FIGS. 21-39 illustrate the construction of a basic box 118 (FIG. 39) via the paper crafting kit 10 of the present invention. To make the basic box 118, two sheets of cardstock having identical dimensions are required. The size of the blank cardstock can be calculated by using the height, width and length of the resulting basic box 118. For example, the width of the blank cardstock is equal to the width of the basic box 118 plus the height of a side of the basic box 118 multiplied by two. Likewise, the length of the blank cardstock equals the length of the basic box 118 plus the height of one side of the basic box 118 multiplied by two. Any type of cardstock may be used to make the basic box 118, including paper, cardboard, construction paper or vellum. If the cardstock blanks are not the desired size of the resulting box, the cardstock must initially be cut to the dimensions as calculated above.

FIGS. 21-24 illustrate the initial steps for trimming cardstock to a desired size to make the basic box 118. In FIG. 21, a piece of cardstock 120 is disposed over the cutting side 28 of the double-sided mat 12. In this example, the cardstock 120 is twelve inches by twelve inches. A variety of cardstock sizes may be used with the present invention, including sizes that are larger than twelve inches by twelve inches. If the cardstock 120 is larger than the double-sided mat 12, then the cardstock 120 must be readjusted and cut again for the portions that may extend off the cutting side 28. In the present example, the cardstock 120 will be cut to a size of eight inches by eight inches to make a box having a width of six inches, a length of six inches and a height of one-inch. In FIG. 21, the straight ruler 14 is aligned at the two-inch marking of the horizontal markings 34. The lip 60 (not shown in FIG. 21) engages the side edge 64 (FIG. 1) to ensure accurate cutting by the cutting tool 20 along the two-inch line. The cutting blade 96 of the cutting tool 20 is inserted into the straight channel 46 to cut the cardstock 120 along the two-inch line using the process generally shown in FIG. 18. The two inches of the cardstock 120 cut off in FIG. 21 are removed and are unneeded for the creation of the basic box 118. FIG. 22 repeats the process described for FIG. 21, wherein the straight ruler 14 is aligned at the ten-inch marking on the horizontal markings 34. The right two inches of the cardstock 120 are cut off as the cutting blade 96 of the cutting tool 20 is inserted into the straight channel 46 and moved therein in the manner described in accordance with FIG. 18. The process is again repeated in FIGS. 23 and 24 to cut off two inches from the top and bottom portions of the cardstock 120. In these embodiments, the straight ruler 14 is aligned with the two-inch marking and the ten-inch marking of the vertical markings 32 (FIG. 24). Again, the cutting blade 96 is inserted into the straight channel 46 of the straight ruler 14 such that the cutting tool 20 is capable of cutting the cardstock 120 in accordance with the present invention. The lip 60 of the straight ruler 14 should be snug against any of the four side edges 64 during the cutting process to ensure accurate and straight cutting. Alternatively, the cardstock 120 may be rotated ninety degrees after each cut such that the straight ruler 14 remains aligned with the two-inch marking of the vertical markings 34 as in FIG. 21. The cardstock 120 is aligned in the lower left-hand corner of the vertical markings 32 and the horizontal markings 34 during this process. The processes shown and described in FIGS. 21-24 are then repeated for the second piece of cardstock to ensure that both sheets of cardstock are substantially identical in size. The accurate construction of the basic box 118 depends directly on the dimensions of the blank cardstock.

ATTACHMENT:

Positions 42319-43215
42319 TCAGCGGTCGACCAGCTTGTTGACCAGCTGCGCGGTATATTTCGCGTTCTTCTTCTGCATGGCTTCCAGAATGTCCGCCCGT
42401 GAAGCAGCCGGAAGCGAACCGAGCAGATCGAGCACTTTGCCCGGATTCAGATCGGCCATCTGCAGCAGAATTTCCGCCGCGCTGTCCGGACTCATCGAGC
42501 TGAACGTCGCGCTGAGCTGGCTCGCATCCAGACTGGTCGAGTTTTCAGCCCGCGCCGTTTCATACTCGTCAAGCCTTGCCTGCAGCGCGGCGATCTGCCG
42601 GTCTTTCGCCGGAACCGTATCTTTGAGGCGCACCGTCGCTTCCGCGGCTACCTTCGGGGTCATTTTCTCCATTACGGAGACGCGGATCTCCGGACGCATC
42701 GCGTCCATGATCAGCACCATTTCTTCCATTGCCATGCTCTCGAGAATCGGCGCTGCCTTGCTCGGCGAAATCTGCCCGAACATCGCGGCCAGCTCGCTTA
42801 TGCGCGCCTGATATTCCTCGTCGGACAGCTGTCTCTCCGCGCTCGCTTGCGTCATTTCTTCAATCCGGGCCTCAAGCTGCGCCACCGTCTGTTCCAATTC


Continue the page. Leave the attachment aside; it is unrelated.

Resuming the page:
FIGS. 25-31 illustrate formation of a basic box bottom 122 and FIGS. 32-36 illustrate formation of a basic box top 124. First, the double-sided mat 12 is positioned such that the scoring side 30 is face up. The lower left-hand corner of the box bottom 122 is aligned with a zero point 126, as best shown in FIG. 26. The straight ruler 14 is then aligned with the one-inch marking of the horizontal markings 34 to score the basic box 118 having a one-inch height. The scoring knob 94 of the scoring tool 18 is inserted into the straight channel 46 of the straight ruler 14 to create a scoreline (denoted by the dotted line in FIG. 26) extending the length of the box bottom 122. If the cardstock 120 is larger than twelve inches on either side, the cardstock 120 is repositioned on the scoring surface 30 of the double-sided mat 12 to score the entire length of the box bottom 122. The process is repeated by aligning the straight ruler 14 with the seven-inch marking (one-inch to the left of the eight-inch marking of the outer edge) of the horizontal markings 34. The scoring knob 94 of the scoring tool 18 is then used in FIG. 26 in accordance with the prior embodiments to create a scoreline one-inch from the edge of the basic box bottom 122. Accordingly, the scoring process is repeated for all four sides of the basic box bottom 122. Alternatively, the basic box bottom 122 may be rotated ninety degrees and repositioned at the zero point 126 to score along the one-inch marking of the horizontal markings 34 instead of moving the ruler. The basic box bottom 122 having the respective scorelines 128 formed therein is shown in FIG. 27.